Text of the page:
(ii) the member or the member’s firm or employer is so closely associated with clients who have an interest in the subject matter of the report that the public may perceive that the member would be influenced by the interests of those clients; or 

(iii) the member is currently (or was recently) engaged by a client to assist in an effort to lobby in relation to one or more relevant issues with the intent of influencing the views of anyone in the executive, legislative or judicial branch of the government.1

2. A member shall consult with the Chair before participating in the preparation of a Report if:

(i) the member feels (for any reason) that the member could not freely state the member’s actual views on any relevant issue;

(ii) the member’s firm or employer is currently (or was recently) engaged by a client to assist in an effort to lobby in relation to one or more relevant issues with the intent of influencing the views of anyone in the executive, legislative or judicial branch of the government;

(iii) the member is required under New York State Rules of Professional Conduct Rule 6.4 to disclose to the Tax Section Chair that the “interests of a client may be materially benefitted by” what could be stated in a report; or

(iv) the member has obtained consent from a client to participate in the report preparation process (whether or not such consent was required by New York State Rules of Professional Conduct Rule 1.7).  




Provisions of the New York State Rules of Professional Conduct Cited Above

RULE 6.4. Law Reform Activities Affecting Client Interests

A lawyer may serve as a director, officer or member of an organization involved in reform of the law or its administration, notwithstanding that the reform may affect the interests of a client of the lawyer. When the lawyer knows that the interests of a client may be materially benefitted by a decision in which the lawyer actively participates, the lawyer shall disclose that fact to the organization, but need not identify the client. In determining the nature and scope of participation in such activities, a lawyer should be mindful of obligations to clients under other Rules, particularly Rule 1.7. (see footnote 1 following for Official Comment)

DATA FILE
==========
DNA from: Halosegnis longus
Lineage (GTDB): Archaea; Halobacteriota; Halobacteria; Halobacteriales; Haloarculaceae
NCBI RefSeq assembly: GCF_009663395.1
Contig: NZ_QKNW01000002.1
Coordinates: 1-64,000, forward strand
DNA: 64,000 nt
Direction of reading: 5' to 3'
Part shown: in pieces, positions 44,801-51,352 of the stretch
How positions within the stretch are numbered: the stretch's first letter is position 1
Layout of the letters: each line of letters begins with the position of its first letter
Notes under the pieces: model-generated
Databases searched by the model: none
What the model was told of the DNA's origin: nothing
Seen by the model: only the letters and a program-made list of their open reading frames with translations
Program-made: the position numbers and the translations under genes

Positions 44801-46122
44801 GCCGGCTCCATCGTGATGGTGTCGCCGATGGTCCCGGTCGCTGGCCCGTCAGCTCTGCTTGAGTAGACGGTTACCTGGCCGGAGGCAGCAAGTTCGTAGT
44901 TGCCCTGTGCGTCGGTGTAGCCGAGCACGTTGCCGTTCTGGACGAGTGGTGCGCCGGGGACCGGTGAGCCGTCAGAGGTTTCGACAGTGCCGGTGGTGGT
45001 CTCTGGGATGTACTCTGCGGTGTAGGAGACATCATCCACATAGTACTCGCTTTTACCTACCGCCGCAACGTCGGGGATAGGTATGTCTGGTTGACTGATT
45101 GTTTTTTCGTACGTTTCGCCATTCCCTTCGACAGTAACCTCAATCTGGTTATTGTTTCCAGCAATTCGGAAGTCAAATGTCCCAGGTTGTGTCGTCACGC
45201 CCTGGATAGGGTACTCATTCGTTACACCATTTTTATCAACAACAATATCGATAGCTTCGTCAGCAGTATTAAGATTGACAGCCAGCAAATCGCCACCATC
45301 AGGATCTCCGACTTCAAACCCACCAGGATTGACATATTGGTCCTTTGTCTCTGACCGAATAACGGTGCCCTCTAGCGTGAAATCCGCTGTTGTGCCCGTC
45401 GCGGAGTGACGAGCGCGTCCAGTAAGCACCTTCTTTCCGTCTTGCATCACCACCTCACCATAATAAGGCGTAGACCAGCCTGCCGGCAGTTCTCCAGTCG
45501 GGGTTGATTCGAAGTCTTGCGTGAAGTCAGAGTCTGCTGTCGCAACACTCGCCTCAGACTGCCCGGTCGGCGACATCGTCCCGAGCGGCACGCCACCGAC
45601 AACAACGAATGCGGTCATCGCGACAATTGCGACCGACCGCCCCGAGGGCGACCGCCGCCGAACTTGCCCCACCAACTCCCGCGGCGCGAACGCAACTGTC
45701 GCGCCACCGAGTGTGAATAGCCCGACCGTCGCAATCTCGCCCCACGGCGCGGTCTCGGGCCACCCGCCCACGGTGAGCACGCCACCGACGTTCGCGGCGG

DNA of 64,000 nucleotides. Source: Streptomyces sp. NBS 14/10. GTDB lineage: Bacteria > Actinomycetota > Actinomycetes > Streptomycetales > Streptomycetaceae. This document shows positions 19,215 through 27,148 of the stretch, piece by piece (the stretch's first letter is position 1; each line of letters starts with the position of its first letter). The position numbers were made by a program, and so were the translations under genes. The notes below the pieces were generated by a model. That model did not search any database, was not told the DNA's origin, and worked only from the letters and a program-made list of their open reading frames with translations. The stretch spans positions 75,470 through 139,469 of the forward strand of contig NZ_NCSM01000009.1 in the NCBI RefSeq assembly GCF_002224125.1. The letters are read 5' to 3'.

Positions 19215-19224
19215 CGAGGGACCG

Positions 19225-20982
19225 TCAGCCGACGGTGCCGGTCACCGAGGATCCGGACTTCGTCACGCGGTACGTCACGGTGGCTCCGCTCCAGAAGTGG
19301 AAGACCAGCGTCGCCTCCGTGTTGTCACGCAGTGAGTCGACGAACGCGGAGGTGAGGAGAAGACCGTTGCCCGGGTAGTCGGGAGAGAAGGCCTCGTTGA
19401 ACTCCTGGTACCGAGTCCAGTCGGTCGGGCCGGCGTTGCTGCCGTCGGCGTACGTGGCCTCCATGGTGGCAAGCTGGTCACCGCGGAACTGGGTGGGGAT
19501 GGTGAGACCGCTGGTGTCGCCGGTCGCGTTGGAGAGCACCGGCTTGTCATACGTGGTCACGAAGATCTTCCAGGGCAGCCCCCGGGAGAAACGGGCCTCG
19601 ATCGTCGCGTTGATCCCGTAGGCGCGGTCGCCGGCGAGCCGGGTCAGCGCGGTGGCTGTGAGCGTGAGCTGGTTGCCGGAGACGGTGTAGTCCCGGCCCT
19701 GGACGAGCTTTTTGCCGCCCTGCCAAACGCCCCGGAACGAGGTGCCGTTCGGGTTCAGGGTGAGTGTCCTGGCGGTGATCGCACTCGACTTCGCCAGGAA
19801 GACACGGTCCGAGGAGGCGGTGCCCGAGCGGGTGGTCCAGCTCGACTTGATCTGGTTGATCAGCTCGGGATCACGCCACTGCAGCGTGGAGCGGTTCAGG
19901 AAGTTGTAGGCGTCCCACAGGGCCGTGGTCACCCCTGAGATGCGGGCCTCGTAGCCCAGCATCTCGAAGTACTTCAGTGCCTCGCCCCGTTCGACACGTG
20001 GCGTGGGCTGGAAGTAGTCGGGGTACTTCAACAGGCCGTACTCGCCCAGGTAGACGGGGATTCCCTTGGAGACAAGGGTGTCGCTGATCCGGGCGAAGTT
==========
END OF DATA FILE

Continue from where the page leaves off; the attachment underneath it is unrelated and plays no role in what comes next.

RULE 1.7.  Conflict of Interest: Current Clients 

(a) Except as provided in paragraph (b), a lawyer shall not represent a client if a reasonable lawyer would conclude that either:
(1) the representation will involve the lawyer in representing differing interests; or
(2) there is a significant risk that the lawyer’s professional judgment on behalf of a client will be adversely affected by the lawyer’s own financial, business, property or other personal interests.
(b) Notwithstanding the existence of a concurrent conflict of interest under paragraph (a), a lawyer may represent a client if:
(1) the lawyer reasonably believes that the lawyer will be able to provide competent and diligent representation to each affected client;
(2) the representation is not prohibited by law;
(3) the representation does not involve the assertion of a claim by one client against another client represented by the lawyer in the same litigation or other proceeding before a tribunal; and
(4) each affected client gives informed consent, confirmed in writing.

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Footnote 1 - Official Comment: Lawyers involved in organizations seeking law reform generally do not have a client-lawyer relationship with the organization. Otherwise, it might follow that a lawyer could not be involved in a bar association law reform program that might indirectly affect a client. … In determining the nature and scope of participation in such activities, a lawyer should be mindful of obligations to clients. A lawyer’s identification with the organization’s aims and purposes, under some circumstances, may give rise to a personal-interest conflict with client interests implicating the lawyer’s obligations under other Rules, particularly Rule 1.7. A lawyer is also professionally obligated to protect the integrity of the law reform program by making an appropriate disclosure within the organization when the lawyer knows a private client might be materially affected.